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An Ultimate Ungulate Fact Sheet
Capricornis swinhoei
Formosan serow
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Common name:
Scientific name:
Other names:
Formosan serow
Capricornis swinhoei
Taiwan serow, "Taiwan Leiling"

Physical Characteristics

Head and body length: 80-114 cm
Shoulder height: 50-60 cm
Tail length: 7-12 cm
Adult weight: 17-25 kg, up to 30 kg

The Formosan serow resembles a goral (Naemorhedus) more than other serows, being relatively small and having a short, relatively smooth coat. The body is dark brown, and the underside of the chin and throat are marked with a light-colored bib. The ears are large and unlike other serows there is not an extensive mane on the neck. Both males and females have horns, which are sharply pointed and have only a slight backwards curve. The bottom portion of the horns are ridged.

Similar species
  • In the wild, no similar species share the range of the Formosan serow.
  • The closely-related Japanese serow (Capricornis crispus) is much shaggier than the Formosan serow. All other serow species are much larger and have a shaggy mane on the nape of the neck.
  • Gorals (Naemorhedus sp.) also have a light throat bib, but are generally more grey and not as rich brown in color. Unlike the Formosan serow, gorals do not have preorbital glands in front of their eyes.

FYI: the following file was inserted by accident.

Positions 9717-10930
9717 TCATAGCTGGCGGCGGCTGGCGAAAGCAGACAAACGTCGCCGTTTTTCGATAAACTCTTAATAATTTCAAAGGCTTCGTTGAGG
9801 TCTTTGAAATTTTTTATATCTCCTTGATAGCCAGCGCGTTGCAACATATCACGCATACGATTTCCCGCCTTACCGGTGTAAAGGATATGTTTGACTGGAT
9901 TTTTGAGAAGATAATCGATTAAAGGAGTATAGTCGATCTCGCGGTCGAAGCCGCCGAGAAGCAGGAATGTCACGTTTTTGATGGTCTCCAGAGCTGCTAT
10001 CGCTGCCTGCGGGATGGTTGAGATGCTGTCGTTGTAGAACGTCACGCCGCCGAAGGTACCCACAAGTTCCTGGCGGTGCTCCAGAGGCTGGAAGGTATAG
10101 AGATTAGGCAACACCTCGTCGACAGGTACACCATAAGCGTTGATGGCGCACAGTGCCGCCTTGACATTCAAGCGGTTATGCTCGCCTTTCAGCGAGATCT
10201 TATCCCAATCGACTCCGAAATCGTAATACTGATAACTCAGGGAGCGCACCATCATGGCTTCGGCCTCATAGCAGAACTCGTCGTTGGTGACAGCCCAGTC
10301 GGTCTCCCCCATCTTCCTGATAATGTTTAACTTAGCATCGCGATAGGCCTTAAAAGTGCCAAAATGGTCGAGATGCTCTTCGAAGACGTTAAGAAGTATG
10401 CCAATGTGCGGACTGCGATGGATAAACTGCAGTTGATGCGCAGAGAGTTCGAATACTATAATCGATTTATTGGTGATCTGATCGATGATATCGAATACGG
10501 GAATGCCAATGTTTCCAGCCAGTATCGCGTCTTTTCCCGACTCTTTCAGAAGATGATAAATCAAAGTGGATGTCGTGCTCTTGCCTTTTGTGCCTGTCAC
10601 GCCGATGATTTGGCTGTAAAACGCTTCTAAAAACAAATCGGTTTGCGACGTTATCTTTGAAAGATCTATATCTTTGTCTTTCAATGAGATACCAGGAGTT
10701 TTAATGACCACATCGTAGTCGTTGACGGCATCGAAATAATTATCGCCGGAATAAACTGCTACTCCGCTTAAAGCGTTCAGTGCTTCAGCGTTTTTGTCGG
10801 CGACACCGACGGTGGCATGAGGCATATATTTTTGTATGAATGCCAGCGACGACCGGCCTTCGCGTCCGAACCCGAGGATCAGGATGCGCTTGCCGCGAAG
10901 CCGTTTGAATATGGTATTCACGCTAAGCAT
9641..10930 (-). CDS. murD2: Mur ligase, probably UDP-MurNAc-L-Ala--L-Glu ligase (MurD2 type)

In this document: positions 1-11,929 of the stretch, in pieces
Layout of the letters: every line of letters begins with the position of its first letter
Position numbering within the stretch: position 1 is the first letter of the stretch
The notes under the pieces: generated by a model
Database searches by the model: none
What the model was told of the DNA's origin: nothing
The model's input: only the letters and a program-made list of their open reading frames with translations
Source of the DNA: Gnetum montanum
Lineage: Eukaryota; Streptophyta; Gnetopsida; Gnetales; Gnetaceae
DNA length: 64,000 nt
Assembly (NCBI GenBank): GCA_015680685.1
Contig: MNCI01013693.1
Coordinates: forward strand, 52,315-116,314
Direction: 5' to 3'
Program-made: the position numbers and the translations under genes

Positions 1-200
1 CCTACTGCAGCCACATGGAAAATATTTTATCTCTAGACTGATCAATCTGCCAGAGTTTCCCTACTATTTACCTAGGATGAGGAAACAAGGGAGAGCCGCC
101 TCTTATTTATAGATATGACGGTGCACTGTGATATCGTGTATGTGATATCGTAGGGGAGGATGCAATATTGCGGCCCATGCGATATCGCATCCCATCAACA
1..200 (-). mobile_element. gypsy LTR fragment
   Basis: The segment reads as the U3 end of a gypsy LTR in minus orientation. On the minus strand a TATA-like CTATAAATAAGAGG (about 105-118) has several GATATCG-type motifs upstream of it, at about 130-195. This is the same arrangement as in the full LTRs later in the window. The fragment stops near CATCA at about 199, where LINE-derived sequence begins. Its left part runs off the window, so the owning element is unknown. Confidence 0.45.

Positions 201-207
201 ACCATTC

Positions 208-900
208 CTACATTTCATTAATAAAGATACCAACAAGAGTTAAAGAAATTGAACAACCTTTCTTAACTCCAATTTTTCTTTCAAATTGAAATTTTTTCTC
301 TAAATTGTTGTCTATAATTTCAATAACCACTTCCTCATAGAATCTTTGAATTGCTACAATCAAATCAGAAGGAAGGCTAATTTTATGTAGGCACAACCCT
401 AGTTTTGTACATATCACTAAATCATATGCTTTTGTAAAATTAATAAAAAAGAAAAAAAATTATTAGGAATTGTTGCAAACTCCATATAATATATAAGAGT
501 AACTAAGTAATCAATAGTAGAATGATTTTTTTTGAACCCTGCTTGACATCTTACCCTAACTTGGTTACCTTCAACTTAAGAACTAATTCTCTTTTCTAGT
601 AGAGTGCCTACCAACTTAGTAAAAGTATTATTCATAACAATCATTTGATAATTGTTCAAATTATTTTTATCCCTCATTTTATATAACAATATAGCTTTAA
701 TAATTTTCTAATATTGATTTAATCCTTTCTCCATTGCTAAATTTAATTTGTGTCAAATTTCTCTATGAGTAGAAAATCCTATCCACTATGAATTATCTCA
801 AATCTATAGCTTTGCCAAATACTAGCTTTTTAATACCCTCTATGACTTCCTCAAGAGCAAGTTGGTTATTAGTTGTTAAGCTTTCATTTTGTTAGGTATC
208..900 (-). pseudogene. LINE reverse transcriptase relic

Reproduction and Development

Gestation period: 210 days.
Litter size: 1.
Sexual maturity: As early as 16 months.

Breeding usually occurs between September and December, and the young are born after March. Babies can stand and walk the day they are born, and usually follow their mothers closely. They will start to test solid food around one month after birth.

Ecology and Behavior

In undisturbed areas, Formosan serow are most active during the few hours after sunrise and again before sunset. However, in regions with human presence they may become more nocturnal. They are strong mountain climbers and can easily jump at least two meters high - some animals have even been known to climb up into trees! It appears that this species is territorial: marking of trees using the horns and scent-marking with the preorbital glands may define territorial boundaries. When irritated or alarmed, this species stamps its forefeet and may whistle at the same time.

Family group: Solitary.
Diet: Young shoots, leaves, and grasses.
Main Predators: (Formerly the clouded leopard).

Habitat and Distribution

The Formosan serow is endemic to Taiwan, where is inhabits the mountainous region on the eastern half of the island. It can be found in coniferous and mixed deciduous forests, as well as in alpine grasslands and on cliff-tops. The approximate range is depicted in the map below.

Range Map
(After Chiang and Pei, 2008; localities redrawn from Lue, 1987)

Conservation Status

IUCN Red List: Least Concern (2008).
CITES Listing: Not listed (2009)
Threats: Habitat encroachment by humans, illegal hunting.

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